Projects per year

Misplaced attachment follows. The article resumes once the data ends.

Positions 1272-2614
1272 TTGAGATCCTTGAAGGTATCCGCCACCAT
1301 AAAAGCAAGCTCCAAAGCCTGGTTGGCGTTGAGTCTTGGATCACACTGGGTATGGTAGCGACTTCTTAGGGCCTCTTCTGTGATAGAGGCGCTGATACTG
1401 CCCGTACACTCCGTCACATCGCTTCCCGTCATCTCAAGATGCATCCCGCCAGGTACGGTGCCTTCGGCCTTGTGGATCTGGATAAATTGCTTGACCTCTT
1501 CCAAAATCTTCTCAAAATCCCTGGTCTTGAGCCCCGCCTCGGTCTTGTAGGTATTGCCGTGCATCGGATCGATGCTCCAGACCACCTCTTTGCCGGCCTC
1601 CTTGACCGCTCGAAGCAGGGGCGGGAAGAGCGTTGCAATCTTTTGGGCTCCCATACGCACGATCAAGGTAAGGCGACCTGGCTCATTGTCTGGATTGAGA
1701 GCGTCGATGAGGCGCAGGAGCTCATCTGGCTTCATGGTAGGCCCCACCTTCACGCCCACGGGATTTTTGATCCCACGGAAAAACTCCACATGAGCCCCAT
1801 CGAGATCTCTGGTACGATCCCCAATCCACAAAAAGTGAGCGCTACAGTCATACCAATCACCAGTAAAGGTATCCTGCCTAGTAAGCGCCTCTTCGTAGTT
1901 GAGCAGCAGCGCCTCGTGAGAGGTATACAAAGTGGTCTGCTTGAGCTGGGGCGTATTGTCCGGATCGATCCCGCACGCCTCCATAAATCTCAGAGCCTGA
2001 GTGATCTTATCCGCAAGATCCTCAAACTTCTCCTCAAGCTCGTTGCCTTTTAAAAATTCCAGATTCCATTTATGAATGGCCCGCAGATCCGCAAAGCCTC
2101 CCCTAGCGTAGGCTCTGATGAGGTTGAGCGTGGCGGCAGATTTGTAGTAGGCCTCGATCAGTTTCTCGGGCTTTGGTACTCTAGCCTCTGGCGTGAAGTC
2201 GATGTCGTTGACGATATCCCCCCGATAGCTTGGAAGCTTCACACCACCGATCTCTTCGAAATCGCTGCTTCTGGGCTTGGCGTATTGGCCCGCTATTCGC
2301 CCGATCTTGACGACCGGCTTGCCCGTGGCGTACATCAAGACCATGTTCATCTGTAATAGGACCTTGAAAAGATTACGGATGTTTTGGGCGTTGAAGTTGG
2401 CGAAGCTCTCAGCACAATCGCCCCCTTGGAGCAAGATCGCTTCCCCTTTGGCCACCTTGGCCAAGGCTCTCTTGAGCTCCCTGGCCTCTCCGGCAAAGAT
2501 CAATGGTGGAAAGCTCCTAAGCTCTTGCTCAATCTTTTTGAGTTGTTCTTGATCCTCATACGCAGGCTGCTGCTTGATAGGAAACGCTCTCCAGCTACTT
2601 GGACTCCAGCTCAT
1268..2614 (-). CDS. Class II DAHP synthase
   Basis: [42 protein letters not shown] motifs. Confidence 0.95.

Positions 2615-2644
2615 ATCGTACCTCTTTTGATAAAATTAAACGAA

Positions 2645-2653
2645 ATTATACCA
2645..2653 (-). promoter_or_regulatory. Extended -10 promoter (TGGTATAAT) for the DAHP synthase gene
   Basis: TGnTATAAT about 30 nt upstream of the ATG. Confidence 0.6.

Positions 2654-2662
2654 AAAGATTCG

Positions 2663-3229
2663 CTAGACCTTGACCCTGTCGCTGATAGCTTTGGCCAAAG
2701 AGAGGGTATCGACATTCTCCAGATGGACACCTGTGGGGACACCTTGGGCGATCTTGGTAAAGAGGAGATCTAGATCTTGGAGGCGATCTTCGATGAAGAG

This article argues that race and class are central aspects of sexual citizenship in a Australia. It does so by investigating representations of heterosexuality that were produced and circulated during the 2017 same-sex marriage postal survey. Engaging with feminist and critical race theorists, we position same-sex marriage as not exceptional but part of a wider distribution of sexual citizenship within Australia's ongoing settler colonial history. We do so by introducing a number of illustrative examples of representations of heterosexuality produced during the survey. These representations reveal how same-sex marriage perpetuated heterosexual authority by asserting claims to authenticity and the occupation of space. We observe how heterosexuality in the survey material reproduced fantasies linking these three themes, for example, in an authentic white heterosexual family who speaks from their suburban backyard. It reveals that ceding to a bifurcated view of either progressive or conservative voices forestalls rather than advances other visions which may exceed the limited imaginings of sexual citizenship offered by the white liberal settler colonial state.